45. 45.
    Ahmed LA, Joakimsen RM, Berntsen GK, Fonnebo V, Schirmer H (2006) Diabetes mellitus and the risk of non-vertebral fractures: the Tromso study. Osteoporos Int 17:495–500PubMedCrossRefGoogle Scholar
  46. 46.
    Miao J, Brismar K, Nyren O, Ugarph-Morawski A, Ye W (2005) Elevated hip fracture risk in type 1 diabetic patients: a population-based cohort study in Sweden. Diabetes Care 28:2850–2855PubMedCrossRefGoogle Scholar
  47. 47.
    Vestergaard P, Rejnmark L, Mosekilde L (2005) Relative fracture risk in patients with diabetes mellitus, and the impact of insulin and oral antidiabetic medication on relative fracture risk. Diabetologia 48:1292–1299PubMedCrossRefGoogle Scholar
  48. 48.
    Burnham JM, Shults J, Weinstein R, Lewis JD, Leonard MB (2006) Childhood onset arthritis is associated with an increased risk of fracture: a population based study using the General Practice Research Database. Ann Rheum Dis 65:1074–1079PubMedCrossRefGoogle Scholar
  49. 49.
    Legroux-Gerot I, Vignau J, Collier F, Cortet B (2005) Bone loss associated with anorexia nervosa. Joint Bone Spine 72:489–495PubMedCrossRefGoogle Scholar
  50. 50.
    Lucas AR, Melton LJ 3rd, Crowson CS, O'Fallon WM (1999) Long-term fracture risk among women with anorexia nervosa: a population-based cohort study. Mayo Clin Proc 74:972–977PubMedGoogle Scholar
  51. 51.
    Zipfel S, Herzog W, Beumont PJ, Russell J (2000) Osteoporosis. Eur Eat Disord Rev 8:108–116CrossRefGoogle Scholar
  52. 52.
    Bossu C, Galusca B, Normand S, Germain N, Collet P, Frere D, Lang F, Laville M, Estour B (2007) Energy expenditure adjusted for body composition differentiates constitutional thinness from both normal subjects and anorexia nervosa. Am J Physiol Endocrinol Metab 292:E132–E137PubMedCrossRefGoogle Scholar
  53. 53.
    Fernandez-Garcia D, Rodriguez M, Garcia Aleman J, Garcia-Almeida JM, Picon MJ, Fernandez-Aranda F, Tinahones FJ (2009) Thin healthy women have a similar low bone mass to women with anorexia nervosa. Br J Nutr 102:709–714PubMedCrossRefGoogle Scholar
  54. 54.
    Galusca B, Zouch M, Germain N, Bossu C, Frere D, Lang F, Lafage-Proust MH, Thomas T, Vico L, Estour B (2008) Constitutional thinness: unusual human phenotype of low bone quality. J Clin Endocrinol Metab 93:110–117PubMedCrossRefGoogle Scholar
  55. 55.
    Chevalley T, Bonjour JP, Ferrari S, Rizzoli R (2008) Influence of age at menarche on forearm bone microstructure in healthy young women. J Clin Endocrinol Metab 93:2594–2601PubMedCrossRefGoogle Scholar
  56. 56.
    Khosla S, Lufkin EG, Hodgson SF, Fitzpatrick LA, Melton LJ 3rd (1994) Epidemiology and clinical features of osteoporosis in young individuals. Bone 15:551–555PubMedCrossRefGoogle Scholar
  57. 57.
    Moreira Kulak CA, Schussheim DH, McMahon DJ, Kurland E, Silverberg SJ, Siris ES, Bilezikian JP, Shane E (2000) Osteoporosis and low bone mass in premenopausal and perimenopausal women. Endocr Pract 6:296–304PubMedGoogle Scholar
  58. 58.
    Peris P, Guanabens N, Martinez de Osaba MJ, Monegal A, Alvarez L, Pons F, Ros I, Cerda D, Munoz-Gomez J (2002) Clinical characteristics and etiologic factors of premenopausal osteoporosis in a group of Spanish women. Semin Arthritis Rheum 32:64–70PubMedCrossRefGoogle Scholar
  59. 59.
    Leffler DA, Schuppan D (2010) Update on serologic testing in celiac disease. Am J Gastroenterol 105:2520–2524PubMedCrossRefGoogle Scholar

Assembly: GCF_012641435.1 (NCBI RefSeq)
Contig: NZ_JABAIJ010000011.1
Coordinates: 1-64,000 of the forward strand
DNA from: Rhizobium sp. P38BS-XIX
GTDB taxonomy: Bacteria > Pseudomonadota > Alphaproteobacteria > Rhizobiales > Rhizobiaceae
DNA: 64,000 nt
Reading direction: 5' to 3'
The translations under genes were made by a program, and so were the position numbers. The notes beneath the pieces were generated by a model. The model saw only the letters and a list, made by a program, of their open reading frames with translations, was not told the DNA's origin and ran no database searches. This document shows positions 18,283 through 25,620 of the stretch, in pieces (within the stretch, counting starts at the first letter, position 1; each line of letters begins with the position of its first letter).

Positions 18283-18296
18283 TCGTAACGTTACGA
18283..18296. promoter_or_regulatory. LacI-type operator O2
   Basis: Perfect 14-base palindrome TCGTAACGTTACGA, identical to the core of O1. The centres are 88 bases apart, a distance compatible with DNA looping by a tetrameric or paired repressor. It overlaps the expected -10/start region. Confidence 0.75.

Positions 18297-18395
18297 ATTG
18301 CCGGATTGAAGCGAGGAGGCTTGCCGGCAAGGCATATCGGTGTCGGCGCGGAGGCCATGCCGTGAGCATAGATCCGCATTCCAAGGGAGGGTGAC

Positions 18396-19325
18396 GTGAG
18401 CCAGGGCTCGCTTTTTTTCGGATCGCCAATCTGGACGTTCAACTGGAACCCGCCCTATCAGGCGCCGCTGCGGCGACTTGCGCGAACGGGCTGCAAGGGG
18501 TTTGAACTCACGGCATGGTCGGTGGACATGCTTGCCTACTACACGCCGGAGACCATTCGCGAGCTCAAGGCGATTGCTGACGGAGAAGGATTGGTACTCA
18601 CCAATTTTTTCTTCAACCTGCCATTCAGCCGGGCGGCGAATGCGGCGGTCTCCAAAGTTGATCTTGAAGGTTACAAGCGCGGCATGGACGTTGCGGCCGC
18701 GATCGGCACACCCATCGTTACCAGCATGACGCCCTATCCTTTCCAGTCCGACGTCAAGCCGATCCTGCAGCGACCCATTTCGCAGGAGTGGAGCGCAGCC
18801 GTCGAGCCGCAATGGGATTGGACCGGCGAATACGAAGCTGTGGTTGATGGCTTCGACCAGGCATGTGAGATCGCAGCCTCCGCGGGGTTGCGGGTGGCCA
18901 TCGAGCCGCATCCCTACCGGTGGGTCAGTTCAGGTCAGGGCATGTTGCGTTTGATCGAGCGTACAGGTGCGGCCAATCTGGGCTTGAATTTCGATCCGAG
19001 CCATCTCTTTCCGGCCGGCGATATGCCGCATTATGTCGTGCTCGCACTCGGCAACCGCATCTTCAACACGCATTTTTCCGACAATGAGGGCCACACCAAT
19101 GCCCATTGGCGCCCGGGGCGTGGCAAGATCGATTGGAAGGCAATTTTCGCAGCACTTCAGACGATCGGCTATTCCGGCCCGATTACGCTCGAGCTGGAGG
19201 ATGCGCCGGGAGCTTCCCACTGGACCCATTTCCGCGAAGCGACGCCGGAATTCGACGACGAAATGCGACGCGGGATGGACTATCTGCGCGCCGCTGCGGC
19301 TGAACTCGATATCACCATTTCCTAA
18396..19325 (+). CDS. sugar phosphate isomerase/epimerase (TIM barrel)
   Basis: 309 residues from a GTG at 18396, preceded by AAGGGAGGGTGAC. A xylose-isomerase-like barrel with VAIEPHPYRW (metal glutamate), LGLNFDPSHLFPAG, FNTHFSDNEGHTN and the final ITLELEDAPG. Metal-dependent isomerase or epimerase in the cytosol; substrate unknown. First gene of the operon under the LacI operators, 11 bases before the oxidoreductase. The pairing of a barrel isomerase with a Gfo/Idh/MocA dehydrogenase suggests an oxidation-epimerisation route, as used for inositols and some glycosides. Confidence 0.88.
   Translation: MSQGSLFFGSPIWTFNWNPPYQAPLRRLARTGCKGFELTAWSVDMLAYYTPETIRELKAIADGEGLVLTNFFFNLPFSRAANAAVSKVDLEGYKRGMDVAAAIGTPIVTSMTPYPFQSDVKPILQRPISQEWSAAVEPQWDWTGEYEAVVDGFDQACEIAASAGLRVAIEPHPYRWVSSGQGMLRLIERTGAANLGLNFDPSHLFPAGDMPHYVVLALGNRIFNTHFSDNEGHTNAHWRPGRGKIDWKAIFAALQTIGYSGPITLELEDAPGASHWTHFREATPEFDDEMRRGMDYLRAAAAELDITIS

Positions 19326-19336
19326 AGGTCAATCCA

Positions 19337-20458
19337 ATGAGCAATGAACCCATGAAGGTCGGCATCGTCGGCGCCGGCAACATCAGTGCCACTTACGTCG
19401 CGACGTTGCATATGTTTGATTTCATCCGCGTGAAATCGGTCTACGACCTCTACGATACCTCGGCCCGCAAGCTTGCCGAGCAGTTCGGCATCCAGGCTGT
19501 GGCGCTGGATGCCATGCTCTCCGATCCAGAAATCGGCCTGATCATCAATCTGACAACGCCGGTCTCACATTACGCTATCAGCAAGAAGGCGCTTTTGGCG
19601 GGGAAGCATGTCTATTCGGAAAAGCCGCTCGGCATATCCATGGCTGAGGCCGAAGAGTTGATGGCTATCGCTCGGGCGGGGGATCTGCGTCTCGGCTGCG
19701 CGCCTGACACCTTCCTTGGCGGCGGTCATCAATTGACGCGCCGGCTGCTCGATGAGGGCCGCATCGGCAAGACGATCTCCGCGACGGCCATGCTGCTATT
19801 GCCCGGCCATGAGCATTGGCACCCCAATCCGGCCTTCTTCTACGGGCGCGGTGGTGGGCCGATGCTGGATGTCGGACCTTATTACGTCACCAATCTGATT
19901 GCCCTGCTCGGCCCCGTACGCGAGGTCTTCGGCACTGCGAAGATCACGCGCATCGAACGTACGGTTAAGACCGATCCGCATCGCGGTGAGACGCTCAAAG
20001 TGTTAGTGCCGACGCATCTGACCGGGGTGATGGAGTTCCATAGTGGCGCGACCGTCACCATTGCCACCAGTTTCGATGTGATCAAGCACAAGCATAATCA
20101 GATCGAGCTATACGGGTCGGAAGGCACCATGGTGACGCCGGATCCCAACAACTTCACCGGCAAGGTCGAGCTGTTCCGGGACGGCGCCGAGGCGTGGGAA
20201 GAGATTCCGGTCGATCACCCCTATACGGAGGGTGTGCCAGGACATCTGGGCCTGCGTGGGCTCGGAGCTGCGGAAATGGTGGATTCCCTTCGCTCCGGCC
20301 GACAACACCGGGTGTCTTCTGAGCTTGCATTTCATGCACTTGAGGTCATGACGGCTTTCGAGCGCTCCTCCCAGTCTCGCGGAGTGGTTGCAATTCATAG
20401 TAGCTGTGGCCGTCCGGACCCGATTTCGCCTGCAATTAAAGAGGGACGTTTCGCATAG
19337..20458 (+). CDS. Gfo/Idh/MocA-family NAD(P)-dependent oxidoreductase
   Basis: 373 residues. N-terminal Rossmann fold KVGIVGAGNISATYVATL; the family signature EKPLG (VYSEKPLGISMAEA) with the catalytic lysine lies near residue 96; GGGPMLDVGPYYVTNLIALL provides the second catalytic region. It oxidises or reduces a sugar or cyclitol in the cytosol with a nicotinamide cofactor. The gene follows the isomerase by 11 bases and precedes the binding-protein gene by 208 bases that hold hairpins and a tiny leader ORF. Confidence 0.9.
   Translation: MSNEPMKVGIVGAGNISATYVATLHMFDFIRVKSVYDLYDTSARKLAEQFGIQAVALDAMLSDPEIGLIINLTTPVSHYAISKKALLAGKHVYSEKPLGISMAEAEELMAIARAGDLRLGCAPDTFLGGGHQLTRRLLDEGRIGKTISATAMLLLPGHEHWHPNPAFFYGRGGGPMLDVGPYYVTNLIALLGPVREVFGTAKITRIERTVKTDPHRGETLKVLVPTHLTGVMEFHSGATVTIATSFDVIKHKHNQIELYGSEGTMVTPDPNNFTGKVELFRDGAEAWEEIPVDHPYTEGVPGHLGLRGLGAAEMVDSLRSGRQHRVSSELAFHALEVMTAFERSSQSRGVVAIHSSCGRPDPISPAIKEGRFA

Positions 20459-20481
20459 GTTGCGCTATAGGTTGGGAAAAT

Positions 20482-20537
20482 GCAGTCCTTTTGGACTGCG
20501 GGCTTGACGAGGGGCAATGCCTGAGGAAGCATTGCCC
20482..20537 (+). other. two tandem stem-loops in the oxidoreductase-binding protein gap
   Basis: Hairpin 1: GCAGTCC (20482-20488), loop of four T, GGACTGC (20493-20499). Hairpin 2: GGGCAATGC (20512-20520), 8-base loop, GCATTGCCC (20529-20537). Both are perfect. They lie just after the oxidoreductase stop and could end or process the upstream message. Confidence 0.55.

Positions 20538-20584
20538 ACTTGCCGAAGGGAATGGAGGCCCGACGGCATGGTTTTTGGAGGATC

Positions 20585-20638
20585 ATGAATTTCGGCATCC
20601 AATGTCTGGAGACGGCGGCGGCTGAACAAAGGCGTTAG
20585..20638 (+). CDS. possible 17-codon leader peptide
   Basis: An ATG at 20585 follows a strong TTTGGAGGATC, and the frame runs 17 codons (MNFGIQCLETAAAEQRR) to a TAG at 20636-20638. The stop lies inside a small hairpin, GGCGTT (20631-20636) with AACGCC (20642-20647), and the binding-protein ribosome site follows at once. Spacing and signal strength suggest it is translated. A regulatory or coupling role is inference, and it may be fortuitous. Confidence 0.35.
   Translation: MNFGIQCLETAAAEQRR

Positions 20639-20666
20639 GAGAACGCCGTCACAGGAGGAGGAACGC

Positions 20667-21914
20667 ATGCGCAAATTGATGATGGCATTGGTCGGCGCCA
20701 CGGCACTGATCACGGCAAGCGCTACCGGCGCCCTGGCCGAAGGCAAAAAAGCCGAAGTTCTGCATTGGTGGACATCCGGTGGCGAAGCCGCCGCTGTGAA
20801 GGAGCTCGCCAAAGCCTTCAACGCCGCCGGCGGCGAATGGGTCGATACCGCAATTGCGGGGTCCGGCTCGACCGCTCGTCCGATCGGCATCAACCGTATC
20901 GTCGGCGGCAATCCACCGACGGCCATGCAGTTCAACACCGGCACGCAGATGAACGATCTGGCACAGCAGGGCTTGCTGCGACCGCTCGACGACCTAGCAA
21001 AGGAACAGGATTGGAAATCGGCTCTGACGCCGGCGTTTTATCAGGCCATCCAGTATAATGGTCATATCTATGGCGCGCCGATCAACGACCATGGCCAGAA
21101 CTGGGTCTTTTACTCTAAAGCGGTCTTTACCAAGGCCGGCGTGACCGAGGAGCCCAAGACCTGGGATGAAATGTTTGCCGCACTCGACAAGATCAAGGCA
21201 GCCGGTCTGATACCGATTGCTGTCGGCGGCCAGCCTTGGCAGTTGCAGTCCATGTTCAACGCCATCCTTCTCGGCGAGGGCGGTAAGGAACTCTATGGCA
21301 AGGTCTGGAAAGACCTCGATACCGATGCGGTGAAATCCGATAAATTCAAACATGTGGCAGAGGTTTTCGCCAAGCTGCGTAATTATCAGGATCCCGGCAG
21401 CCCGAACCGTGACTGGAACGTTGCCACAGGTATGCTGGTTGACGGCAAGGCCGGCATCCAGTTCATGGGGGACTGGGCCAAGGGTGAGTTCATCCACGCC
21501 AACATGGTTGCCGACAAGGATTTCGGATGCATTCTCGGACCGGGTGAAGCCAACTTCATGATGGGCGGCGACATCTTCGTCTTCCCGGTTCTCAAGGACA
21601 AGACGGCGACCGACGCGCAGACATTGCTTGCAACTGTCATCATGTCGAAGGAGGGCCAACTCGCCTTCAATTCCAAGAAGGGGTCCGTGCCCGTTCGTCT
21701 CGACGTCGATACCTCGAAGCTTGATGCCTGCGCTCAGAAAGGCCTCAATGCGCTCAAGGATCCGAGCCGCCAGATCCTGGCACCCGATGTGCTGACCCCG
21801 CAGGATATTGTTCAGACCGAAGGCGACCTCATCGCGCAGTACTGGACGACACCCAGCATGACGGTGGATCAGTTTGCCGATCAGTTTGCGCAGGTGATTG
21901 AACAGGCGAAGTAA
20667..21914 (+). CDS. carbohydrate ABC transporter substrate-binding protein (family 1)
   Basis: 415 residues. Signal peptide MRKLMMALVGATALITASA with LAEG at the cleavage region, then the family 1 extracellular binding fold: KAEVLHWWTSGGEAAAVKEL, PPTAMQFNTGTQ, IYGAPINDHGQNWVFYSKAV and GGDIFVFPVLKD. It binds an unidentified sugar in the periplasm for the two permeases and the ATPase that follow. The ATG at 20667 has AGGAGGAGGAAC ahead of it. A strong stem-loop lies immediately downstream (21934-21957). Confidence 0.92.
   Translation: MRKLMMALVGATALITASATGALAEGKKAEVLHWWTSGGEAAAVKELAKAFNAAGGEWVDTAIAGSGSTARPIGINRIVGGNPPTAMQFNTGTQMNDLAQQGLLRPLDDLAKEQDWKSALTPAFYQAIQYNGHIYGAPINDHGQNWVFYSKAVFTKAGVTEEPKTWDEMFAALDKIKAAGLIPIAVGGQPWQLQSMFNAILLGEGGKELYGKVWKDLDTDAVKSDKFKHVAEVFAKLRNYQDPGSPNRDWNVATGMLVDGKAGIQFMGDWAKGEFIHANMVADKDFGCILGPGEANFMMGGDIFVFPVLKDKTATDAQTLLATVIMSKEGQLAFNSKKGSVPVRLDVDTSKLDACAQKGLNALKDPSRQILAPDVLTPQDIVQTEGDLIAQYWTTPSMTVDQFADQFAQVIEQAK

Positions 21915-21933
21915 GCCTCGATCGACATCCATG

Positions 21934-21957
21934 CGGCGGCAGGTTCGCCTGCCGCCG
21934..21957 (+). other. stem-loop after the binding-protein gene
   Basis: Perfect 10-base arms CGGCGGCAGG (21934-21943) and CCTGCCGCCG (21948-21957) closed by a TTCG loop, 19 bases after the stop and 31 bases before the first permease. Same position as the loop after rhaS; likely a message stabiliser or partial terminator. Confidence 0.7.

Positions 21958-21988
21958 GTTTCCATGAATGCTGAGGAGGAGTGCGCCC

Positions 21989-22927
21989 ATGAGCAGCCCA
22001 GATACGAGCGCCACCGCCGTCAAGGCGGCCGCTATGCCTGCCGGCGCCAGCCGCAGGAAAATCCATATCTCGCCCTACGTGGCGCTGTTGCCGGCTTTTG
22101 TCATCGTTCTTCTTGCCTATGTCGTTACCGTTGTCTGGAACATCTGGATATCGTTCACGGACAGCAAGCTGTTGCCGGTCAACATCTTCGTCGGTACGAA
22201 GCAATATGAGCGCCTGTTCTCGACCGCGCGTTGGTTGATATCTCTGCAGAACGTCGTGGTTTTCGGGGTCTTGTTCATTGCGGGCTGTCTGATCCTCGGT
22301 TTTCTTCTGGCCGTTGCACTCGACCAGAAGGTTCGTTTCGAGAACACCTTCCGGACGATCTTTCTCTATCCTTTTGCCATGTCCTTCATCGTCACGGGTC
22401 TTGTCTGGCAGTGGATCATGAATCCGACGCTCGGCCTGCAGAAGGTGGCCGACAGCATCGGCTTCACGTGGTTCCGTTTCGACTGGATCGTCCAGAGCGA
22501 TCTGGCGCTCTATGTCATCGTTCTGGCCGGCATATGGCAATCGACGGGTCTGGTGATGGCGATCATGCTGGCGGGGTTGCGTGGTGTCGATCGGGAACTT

60. 60.
    Kann PH, Pfutzner A, Delling G, Schulz G, Meyer S (2006) Transiliac bone biopsy in osteoporosis: frequency, indications, consequences and complications. An evaluation of 99 consecutive cases over a period of 14 years. Clin Rheumatol 25:30–34PubMedCrossRefGoogle Scholar
  61. 61.
    Bains SN, Hsieh FH (2010) Current approaches to the diagnosis and treatment of systemic mastocytosis. Ann Allergy Asthma Immunol 104:1–10, quiz 10–12, 41PubMedCrossRefGoogle Scholar
  62. 62.
    Barete S, Assous N, de Gennes C et al (2010) Systemic mastocytosis and bone involvement in a cohort of 75 patients. Ann Rheum Dis 69:1838–1841PubMedCrossRefGoogle Scholar
  63. 63.
    Vasikaran S, Eastell R, Bruyere O et al (2011) Markers of bone turnover for the prediction of fracture risk and monitoring of osteoporosis treatment: a need for international reference standards. Osteoporos Int 22:391–420PubMedCrossRefGoogle Scholar
  64. 64.
    Glover SJ, Gall M, Schoenborn-Kellenberger O, Wagener M, Garnero P, Boonen S, Cauley JA, Black DM, Delmas PD, Eastell R (2009) Establishing a reference interval for bone turnover markers in 637 healthy, young, premenopausal women from the United Kingdom, France, Belgium, and the United States. J Bone Miner Res 24:389–397PubMedCrossRefGoogle Scholar
  65. 65.
    Dresner-Pollak R, Karmeli F, Eliakim R, Ackerman Z, Rachmilewitz D (2000) Increased urinary N-telopeptide cross-linked type 1 collagen predicts bone loss in patients with inflammatory bowel disease. Am J Gastroenterol 95:699–704PubMedCrossRefGoogle Scholar
  66. 66.
    Adami S, Bertoldo F, Braga V, Fracassi E, Gatti D, Gandolini G, Minisola S, Battista Rini G (2009) 25-Hydroxy vitamin D levels in healthy premenopausal women: association with bone turnover markers and bone mineral density. Bone 45:423–426PubMedCrossRefGoogle Scholar
  67. 67.
    Adami S, Bianchi G, Brandi ML, Giannini S, Ortolani S, DiMunno O, Frediani B, Rossini M (2008) Determinants of bone turnover markers in healthy premenopausal women. Calcif Tissue Int 82:341–347PubMedCrossRefGoogle Scholar
  68. 68.
    Adami S, Gatti D, Viapiana O, Fiore CE, Nuti R, Luisetto G, Ponte M, Rossini M (2008) Physical activity and bone turnover markers: a cross-sectional and a longitudinal study. Calcif Tissue Int 83:388–392PubMedCrossRefGoogle Scholar
  69. 69.